It all started now quite a while ago when I got involved with the Maven Android Plugin and found that having to run a bunch of mvn install file commands sucked. I launched a ticket in the Android issue tracker that got rejected by Google even though there was clearly a community demand for the Android jar artifact to hit Maven central. As a next best step I created the Maven Android SDK Deployer and things cruised along okay for a bit. And then out of the blue Robert Manning, from the awesome SQuirrel SQL Client project, contacted me about the status and issues with getting the jars into Maven central if they are built from the open source code drop. And with Robert things really moved.
Initially we were concerned that we would have to verify the correctness of the jar and that might be a huge hazzle. Robert however did not despair and came up with the great approach of using the standard build process for Android. Then repackaging the jars and associated artifacts to a bundle suitable for upload to Maven central via the Sonatype open source sync. All this can be seen in the Android4Maven project. After much back and forth, explanations about the different contents of the jars, scripting and running the builds on Roberts side and testing we succeeded! As of today Maven central hosts the Android jar artifacts including source and javadoc packages for Android 1.5_r3, 1.5_r4, 1.6_r2 and 2.1_r1. As soon as 2.2. hits the git repos it will follow.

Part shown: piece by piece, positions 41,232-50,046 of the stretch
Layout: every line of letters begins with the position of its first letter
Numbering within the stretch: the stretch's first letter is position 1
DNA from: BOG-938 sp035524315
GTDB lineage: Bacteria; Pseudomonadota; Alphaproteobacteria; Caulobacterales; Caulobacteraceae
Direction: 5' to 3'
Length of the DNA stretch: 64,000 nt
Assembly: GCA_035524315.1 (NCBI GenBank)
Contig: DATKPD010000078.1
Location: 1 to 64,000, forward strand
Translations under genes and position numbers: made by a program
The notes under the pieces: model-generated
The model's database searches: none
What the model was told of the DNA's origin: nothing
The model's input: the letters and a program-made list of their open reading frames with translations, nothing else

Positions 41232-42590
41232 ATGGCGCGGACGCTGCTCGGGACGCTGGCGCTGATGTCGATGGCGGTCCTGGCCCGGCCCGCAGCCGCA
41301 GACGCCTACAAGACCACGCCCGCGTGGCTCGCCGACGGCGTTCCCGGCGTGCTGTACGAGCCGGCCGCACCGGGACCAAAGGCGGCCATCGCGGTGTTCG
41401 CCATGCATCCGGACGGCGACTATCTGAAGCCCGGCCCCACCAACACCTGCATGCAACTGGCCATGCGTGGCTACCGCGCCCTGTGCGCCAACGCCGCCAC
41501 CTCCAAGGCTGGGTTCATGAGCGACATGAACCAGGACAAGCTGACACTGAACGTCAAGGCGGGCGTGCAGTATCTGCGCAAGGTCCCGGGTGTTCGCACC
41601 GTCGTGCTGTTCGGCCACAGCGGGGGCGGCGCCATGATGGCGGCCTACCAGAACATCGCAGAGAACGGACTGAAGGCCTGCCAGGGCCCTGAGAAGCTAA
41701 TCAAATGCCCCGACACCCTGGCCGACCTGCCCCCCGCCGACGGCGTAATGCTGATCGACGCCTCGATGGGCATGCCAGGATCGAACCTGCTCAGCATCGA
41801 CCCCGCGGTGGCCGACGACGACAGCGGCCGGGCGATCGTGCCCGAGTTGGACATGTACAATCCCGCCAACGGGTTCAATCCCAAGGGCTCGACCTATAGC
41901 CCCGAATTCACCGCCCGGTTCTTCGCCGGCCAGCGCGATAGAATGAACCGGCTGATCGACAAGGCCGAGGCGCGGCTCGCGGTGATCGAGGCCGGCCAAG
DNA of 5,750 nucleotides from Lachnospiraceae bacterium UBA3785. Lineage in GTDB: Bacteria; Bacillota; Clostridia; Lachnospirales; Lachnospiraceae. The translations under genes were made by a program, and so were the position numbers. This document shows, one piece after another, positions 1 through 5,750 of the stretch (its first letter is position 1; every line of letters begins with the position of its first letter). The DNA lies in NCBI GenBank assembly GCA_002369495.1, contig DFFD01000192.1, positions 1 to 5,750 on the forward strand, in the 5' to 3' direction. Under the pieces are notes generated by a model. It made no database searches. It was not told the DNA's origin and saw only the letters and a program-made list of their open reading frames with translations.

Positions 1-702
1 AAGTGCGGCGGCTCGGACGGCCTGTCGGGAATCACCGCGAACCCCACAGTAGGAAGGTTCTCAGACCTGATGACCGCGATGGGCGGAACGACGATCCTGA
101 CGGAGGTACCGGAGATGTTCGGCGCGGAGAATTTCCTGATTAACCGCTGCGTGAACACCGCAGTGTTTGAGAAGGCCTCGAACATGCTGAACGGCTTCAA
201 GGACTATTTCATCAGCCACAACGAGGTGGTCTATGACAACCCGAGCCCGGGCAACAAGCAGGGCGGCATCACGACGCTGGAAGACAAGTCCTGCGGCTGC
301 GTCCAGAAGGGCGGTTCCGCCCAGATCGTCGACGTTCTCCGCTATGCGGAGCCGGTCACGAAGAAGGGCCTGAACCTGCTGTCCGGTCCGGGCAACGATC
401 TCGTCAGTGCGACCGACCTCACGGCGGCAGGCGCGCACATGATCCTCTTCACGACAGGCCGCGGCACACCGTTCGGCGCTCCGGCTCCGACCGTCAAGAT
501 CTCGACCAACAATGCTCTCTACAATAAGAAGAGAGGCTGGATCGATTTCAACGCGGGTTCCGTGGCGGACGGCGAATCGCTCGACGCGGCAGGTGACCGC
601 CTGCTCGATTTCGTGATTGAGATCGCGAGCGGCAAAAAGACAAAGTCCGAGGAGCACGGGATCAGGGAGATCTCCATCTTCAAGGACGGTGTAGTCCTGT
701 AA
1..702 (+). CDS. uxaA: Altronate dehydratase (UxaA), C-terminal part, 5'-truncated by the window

In order to use the artifacts in your project you will have to use a dependency like this
<dependency> <groupId>com.google.android</groupId> <artifactId>android</artifactId> <version>1.5_r4</version> <scope>provided</scope> </dependency>
with the correct version number for your project.
If you are using some of the unit and instrumentation test classes you will have to also add a dependency to the android-test artifact like that
<dependency> <groupId>com.google.android</groupId> <artifactId>android-test</artifactId> <version>1.5_r4</version> <scope>provided</scope> </dependency>
To see more examples of the usage check out my fork of the Maven Android Plugin Samples, that will probably be pulled upstream soon.
So with this step it got even easier to start a Android project and build it with Maven taking advantages of the power of the Maven Android Plugin and all the other plugins available to Maven users. It also means that other build systems like ivy, gradle and so on can take advantage of the artifacts. In the next while I will update the documentation in the book Maven: The Complete Reference, the wiki pages of the plugin and the Maven Android SDK Deployer. Until then update your project, enjoy and if you find any issues make sure to let us know.